Number of Americans Reporting No Personal or Retirement Savings Rises

    NEW YORK, N.Y. – February 2, 2011 – Thirty-four percent of Americans have no retirement savings and 27% have no personal savings. Just 18 months ago those numbers were moderately lower, at 30% and 22% respectively.

    These are some of the results of The Harris Poll of 2,151 adults surveyed online between November 8 and 15, 2010 by Harris Interactive.

    Generationally, one-in-four (25%) Baby Boomers (aged 46-64) have no retirement savings, with 22% of Matures (aged 65 and over) stating the same. Gen Xers (aged 34-45) are struggling with more immediate issues; 32% have no personal savings.

    In terms of investments, 14% of Baby Boomers and Matures each state that their personal savings is mostly invested in stocks or mutual funds – a greater proportion than younger generations say the same.

    Current economic conditions seem to be driving somewhat less risky investment behavior by Gen Xers, which goes against the grain of traditional investment advice, stated Barbara Bertner, Vice President of Financial Services Research for Harris Interactive. A combination of trust and education would likely bring these consumers back into alignment with traditional investment thinking.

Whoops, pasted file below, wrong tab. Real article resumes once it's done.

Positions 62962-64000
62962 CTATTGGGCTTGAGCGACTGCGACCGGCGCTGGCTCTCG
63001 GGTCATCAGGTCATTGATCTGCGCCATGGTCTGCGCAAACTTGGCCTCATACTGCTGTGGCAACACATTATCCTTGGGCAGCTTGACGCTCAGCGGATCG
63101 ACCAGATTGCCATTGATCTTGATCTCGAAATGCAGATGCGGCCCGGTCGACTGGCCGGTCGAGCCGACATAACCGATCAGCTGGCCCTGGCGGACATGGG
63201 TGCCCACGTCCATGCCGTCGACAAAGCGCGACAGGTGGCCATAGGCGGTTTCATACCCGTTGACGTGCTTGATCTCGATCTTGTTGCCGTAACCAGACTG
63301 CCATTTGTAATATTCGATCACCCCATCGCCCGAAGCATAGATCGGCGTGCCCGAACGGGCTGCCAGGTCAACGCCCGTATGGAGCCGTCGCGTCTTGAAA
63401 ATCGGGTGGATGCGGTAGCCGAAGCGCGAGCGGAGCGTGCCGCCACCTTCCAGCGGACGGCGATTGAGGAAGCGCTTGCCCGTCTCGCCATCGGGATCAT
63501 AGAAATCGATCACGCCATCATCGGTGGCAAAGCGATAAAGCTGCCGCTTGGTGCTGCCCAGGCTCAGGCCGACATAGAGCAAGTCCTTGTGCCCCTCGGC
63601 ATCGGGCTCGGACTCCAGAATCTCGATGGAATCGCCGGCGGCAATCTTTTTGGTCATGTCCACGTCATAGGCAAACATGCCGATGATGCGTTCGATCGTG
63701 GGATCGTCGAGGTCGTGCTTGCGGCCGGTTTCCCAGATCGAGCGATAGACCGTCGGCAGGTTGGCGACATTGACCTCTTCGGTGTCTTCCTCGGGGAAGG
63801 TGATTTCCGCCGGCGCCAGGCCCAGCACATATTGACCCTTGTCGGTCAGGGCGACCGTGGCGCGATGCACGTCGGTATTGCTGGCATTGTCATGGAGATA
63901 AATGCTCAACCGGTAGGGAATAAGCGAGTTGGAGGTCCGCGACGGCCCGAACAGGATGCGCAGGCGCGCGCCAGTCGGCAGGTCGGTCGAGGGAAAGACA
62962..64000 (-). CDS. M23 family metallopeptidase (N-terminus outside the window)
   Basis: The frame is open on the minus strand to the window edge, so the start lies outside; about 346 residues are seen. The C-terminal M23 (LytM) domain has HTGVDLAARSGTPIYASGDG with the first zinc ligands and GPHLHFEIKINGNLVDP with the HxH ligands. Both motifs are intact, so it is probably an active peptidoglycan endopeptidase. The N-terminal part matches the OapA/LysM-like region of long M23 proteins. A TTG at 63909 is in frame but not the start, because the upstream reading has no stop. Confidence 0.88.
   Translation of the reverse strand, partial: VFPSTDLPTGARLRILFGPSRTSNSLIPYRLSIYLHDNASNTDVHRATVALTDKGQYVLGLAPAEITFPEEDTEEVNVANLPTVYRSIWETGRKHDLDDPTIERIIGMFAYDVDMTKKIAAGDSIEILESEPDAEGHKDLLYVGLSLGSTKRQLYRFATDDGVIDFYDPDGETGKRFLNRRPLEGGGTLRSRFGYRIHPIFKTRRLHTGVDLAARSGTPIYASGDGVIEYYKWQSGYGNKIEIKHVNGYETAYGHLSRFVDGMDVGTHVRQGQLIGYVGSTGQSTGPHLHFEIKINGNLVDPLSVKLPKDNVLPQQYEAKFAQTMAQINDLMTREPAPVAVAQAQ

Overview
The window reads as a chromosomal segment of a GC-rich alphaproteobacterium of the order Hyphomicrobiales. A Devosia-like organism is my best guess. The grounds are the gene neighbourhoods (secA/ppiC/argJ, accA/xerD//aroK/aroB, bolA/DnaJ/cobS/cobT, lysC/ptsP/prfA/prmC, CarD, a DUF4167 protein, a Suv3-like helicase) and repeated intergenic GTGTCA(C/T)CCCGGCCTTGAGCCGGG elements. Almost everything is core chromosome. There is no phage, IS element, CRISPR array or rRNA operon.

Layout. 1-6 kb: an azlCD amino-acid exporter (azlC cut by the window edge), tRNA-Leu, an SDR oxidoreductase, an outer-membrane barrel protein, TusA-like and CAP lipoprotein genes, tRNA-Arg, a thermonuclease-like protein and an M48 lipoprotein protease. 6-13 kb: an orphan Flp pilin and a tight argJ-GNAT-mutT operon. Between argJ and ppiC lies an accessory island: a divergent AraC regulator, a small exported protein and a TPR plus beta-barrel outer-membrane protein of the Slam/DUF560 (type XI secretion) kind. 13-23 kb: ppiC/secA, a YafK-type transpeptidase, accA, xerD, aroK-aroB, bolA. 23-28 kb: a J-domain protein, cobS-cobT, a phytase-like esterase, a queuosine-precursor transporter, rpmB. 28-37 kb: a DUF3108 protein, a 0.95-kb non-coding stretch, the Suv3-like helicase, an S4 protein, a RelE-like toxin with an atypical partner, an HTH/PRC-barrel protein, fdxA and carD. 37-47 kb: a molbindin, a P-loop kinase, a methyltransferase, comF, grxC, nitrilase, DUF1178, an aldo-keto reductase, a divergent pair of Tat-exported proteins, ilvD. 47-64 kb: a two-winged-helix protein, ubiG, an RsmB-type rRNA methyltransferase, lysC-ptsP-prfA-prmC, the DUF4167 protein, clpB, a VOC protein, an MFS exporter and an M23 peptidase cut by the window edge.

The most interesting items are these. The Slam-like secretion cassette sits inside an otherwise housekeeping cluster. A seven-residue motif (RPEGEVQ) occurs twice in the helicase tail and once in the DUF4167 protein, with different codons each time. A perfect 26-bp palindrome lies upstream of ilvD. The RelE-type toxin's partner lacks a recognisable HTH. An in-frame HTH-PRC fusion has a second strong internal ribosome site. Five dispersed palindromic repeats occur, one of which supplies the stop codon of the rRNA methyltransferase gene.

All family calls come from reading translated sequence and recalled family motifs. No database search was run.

Other results of this survey include:

    • Most people with bank accounts have heard nothing (24%) or only a little (35%) about new rules about overdrafts requiring bank customers to sign an annual agreement to permit their bank to approve payments that exceed their balances. While two in five (41%) bank customers say they know all about these new rules, only one in every six (16%) have opted in for this service.
    • A 31% plurality of all adults report that they keep their personal savings mostly in bank savings and and/or CDs, 17% keep a relatively equal mix of stocks/mutual funds and investments such as bonds and money market funds, 11% keep their personal savings mostly in stocks and/or mutual funds, 8% keep theirs mostly in bonds, money market funds and other stable investments, and just over a quarter of all adults (27%) say they have no personal savings or investments;
    • The relatively small proportions of adults who keep an equal mix of their personal savings in equities (stocks or mutual funds) is somewhat higher among Baby Boomers and people over 65 (23% and 22% respectively) than it is among those aged 45 or younger (between 7% and 18%);
    • When asked specifically about their retirement savings, rather more people report having these invested mostly (18%) or an equal mix (22%) in stocks and mutual funds. However, 34% of all adults have no retirement savings, including 25% of Baby Boomers and 22% of people aged 65 or older; and